For me it was going back to college and realizing that I just might be able to do this. Sometimes because of lifes curves you lose sight of your dreams. And for me it was one of those epiphanies, when while walking to class and reflecting on life I realized I could do it. That the dreams of my childhood if I worked hard were within my grasp. Since then, I have checked out every book I could get my hands on, contacted local unverisities, haunted the internet searching for information on how to become a physician.

    CaLiGirL :)CaLiGirL:)

    hi melissa,

    complications and a high-risk pregancy did it for me. i never had a clue that medicine was what i wanted to go into…but my munchkin of a daughter gave me a hard enough time to keep me in the hospital 4 days a week, admitted for 2wks, etc :rolleyes: .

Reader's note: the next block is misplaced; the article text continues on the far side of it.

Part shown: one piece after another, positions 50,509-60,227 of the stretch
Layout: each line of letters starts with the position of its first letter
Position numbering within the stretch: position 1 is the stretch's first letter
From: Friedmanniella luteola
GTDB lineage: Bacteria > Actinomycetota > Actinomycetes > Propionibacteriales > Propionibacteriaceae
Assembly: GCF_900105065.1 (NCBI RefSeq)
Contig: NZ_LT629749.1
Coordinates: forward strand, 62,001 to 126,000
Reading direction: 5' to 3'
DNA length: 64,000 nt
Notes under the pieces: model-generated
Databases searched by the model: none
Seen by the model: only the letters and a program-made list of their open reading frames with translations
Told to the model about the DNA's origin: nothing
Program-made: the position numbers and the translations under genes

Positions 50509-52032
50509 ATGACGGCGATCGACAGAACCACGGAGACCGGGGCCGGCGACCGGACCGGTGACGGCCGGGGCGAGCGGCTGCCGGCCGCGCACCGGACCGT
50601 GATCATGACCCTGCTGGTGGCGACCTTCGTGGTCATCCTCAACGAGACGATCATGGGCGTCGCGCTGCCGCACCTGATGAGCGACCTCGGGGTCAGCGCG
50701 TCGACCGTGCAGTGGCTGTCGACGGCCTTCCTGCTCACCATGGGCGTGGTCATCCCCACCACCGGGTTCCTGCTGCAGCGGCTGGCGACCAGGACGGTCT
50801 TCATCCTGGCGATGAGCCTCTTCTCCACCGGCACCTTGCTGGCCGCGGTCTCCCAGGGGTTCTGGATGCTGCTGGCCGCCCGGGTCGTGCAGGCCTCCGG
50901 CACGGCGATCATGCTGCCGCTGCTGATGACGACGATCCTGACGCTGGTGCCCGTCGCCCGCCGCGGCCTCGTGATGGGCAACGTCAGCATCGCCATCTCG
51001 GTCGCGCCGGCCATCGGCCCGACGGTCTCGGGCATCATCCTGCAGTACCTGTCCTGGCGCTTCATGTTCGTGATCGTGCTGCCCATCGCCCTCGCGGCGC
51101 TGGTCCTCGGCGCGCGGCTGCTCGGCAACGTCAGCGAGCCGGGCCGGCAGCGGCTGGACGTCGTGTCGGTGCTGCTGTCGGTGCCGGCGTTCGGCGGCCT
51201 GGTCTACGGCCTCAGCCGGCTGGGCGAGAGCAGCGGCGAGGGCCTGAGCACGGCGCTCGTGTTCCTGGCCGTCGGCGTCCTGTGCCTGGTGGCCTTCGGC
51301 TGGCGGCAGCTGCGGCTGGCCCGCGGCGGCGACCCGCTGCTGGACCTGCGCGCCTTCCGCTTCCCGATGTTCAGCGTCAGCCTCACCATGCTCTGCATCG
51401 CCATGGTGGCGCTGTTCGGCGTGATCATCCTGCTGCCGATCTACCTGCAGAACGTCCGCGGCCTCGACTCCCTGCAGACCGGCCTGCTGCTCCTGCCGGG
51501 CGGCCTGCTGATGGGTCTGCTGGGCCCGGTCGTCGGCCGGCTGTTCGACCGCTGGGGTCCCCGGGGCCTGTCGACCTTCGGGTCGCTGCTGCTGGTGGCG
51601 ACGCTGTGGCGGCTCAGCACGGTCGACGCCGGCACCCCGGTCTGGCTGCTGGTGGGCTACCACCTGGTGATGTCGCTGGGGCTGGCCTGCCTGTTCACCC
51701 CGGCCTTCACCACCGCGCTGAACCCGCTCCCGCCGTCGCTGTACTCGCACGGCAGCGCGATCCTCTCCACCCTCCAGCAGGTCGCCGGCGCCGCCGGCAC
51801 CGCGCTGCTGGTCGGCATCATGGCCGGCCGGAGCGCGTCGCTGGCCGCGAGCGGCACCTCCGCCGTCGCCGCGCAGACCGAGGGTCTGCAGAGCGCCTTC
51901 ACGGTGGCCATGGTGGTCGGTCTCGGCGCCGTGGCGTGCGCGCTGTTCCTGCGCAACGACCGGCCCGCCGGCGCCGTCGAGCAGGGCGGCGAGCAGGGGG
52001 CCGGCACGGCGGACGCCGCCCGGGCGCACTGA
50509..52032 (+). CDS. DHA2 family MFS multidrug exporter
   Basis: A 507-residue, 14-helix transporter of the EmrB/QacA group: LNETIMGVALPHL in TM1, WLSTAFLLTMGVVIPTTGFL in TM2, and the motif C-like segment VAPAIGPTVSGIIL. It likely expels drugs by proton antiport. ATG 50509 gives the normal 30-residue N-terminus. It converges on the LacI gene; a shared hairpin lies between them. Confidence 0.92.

i saw the doctors at work and i saw how hard they worked at it. it wasn’t so much that i was intrigued (but believe me i was!), i had gained an immense amount of respect for these physicians working their tails off to make sure my unborn daughter was going to be ok…

    so, that was what pretty much made me want to become a physician…only i don’t just *want* it anymore. its a passion…and soon, i will have a white coat and dangling stethoscope of my own. 😉

    good luck,



    Hi Peeps,

    Here in England entering medical school has up till recently been almost a military operation in the planning and the achieving. I was intrigued to meet some American elective students a while back – one of whom was studying medicine despite a successful career on a New York stage as well as having children to boot!